Gushes of spray bathed me, and even when I looked down, the water would sting my eyes. After a few minutes, the loud drum roll of the waterfalls faded into light pelting and my vision cleared. We were past the waterfalls and before us was the large green patch of vegetation I had long wanted to see.
By Angely Chi
TUDAYA, Davao del Sur — The height and power of Tudaya Falls can leave you awed and breathless. It has a way of making you forget the difficulties of going there, when you trudged the hills, crossed the rivers, slipped on the muddy road and sprained a hand and tortured your butt. Tudaya Falls makes you realize it was all worth the trouble.
Tudaya Falls is 150-foot tall, one of the tallest in the country. The 30-minute hike to it can be quite tiring. The narrow trail leading to the falls goes mostly downward so careful steps are a must, especially because it is slippery. But all that is pushed out of the picture as you marvel at the majesty of Tudaya Falls. The spray from its powerful waters can already envelope you even if you are meters way.
Around the cove of the waterfalls, green flora thrived abundantly. The greenest part was on the east side of the falls where a thick and solid growth of herbs and bushes grew. During my first visit to Tudaya Falls last summer, I had longed to get to the spot but found no way to do so. The river water from the Tudaya Falls was deep and strong and we had no rope strong enough to link to both sides and help us cross the river.
Hikers pose before Tudaya Falls. Tudaya Falls is 150-foot tall, one of the tallest in the country. Photo by Angely Chi
On this, my second visit, I would find out that one way to cross to the other side was by going behind the waterfalls.
Along with 27 other members of the Pundok Habagat, we passed two boulders, which acted as temporary shields from the strong, sweeping sprays of the waterfalls. We carefully climbed a pile of wet, loose rocks, which lead to walls of the cove. In seconds, we were soaking wet. Heavy water fell on the walls as we neared the falls’ rear. Through the heavy shower, I could see the wet backs of the lead pack but soon the water stung my eyes and I was forced to look down. Then, the sound of the water grew stronger and stronger until it became a loud drum roll in my ears. I slowed in my tracks; I was already behind the waterfalls.
Gushes of spray bathed me, and even when I looked down, the water would sting my eyes and I had to shield the right side of my head with my two hands. After a few minutes, the loud drum roll faded into light pelting and my vision cleared. We were past the waterfalls and before us was the large green patch of vegetation I had long wanted to closely see. There were crawling herbs and vines with their soft stems, mosses on the rocks and crevices. Farther up are short bushes, all wet from the falls’ boundless sprays.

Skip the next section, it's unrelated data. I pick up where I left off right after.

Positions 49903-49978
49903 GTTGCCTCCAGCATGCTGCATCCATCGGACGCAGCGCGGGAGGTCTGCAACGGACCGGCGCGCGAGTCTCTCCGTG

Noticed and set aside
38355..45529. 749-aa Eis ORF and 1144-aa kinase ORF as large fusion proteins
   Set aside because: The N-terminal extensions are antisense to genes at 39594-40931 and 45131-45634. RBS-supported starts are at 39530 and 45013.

It was a peaceful sight, until JM, one of my companions who had already gone up, called me and I had to walk through a portion of the vegetation, leaving a few plants broken. Down the elevation were huge rocks where the lead pack was waiting for the others. The Habagat staff — Francis “Payat” Cunanan, Kokie Aguio, and “Kambal” — were setting up a rope bridge for us on the river.
I climbed down and sat on a rock. I still could not believe that we managed to go behind the falls – twice. I looked back at the waterfalls and realized that the fall was stronger than the last time I visited.
With the rope bridge set up, we crossed the river one by one, holding tightly on to the rope until we were past the strong current. After reaching the rocky shore at the other end, we took a dip in the cold water, looked back at the other side, and silently went back to where we left our bags. There, we lingered for a while, taking more pictures, snacking, talking, and relaxing in the cold rush of the river water from the Tudaya Falls. After 30 minutes, we made our way back to camp.
The “Duaw sa Busay: Tudaya Falls Adventure” last October was organized by Pundok Habagat, an informal gathering of privileged cardholders of Habagat, the outdoor gear company, and other outdoor groups and nature-lovers. The event was on its third year.
The “Duaw sa Busay: Tudaya Falls Adventure” last October was organized by Pundok Habagat, an informal gathering of privileged cardholders of Habagat, the outdoor gear company, and other outdoor groups and nature-lovers. Photo by Angely Chi
The success of every “Duaw sa Busay” for the past years can be gauged through the number of participants. Since it began in 2003, the number of participants had never gone below 25.
Pundok Habagat was conceptualized by Habagat to provide a venue for their clients and other outdoor groups to participate in outdoor activities and extreme adventure sports like mountain climbing, trekking, scuba diving, kayaking, spelunking, rapeling, white-water rafting and tubing, and many others. Different activities are scheduled and organized for each month of the year. The activities also include clean-up drives of the areas visited.
Pundok Habagat activities are known for promoting not only camaraderie and sportsmanship among the many different groups and outdoor enthusiasts around the country but also tourism and ecological care.
By the end of this year’s “Duaw sa Busay,” our adventurer’s desires were satisfied. For three days, we climbed seven hills, crossed four rivers, scaled a cliff, and met a number of mishaps on the way. We went home tired but happy. ( Angely Chi/davaotoday.com)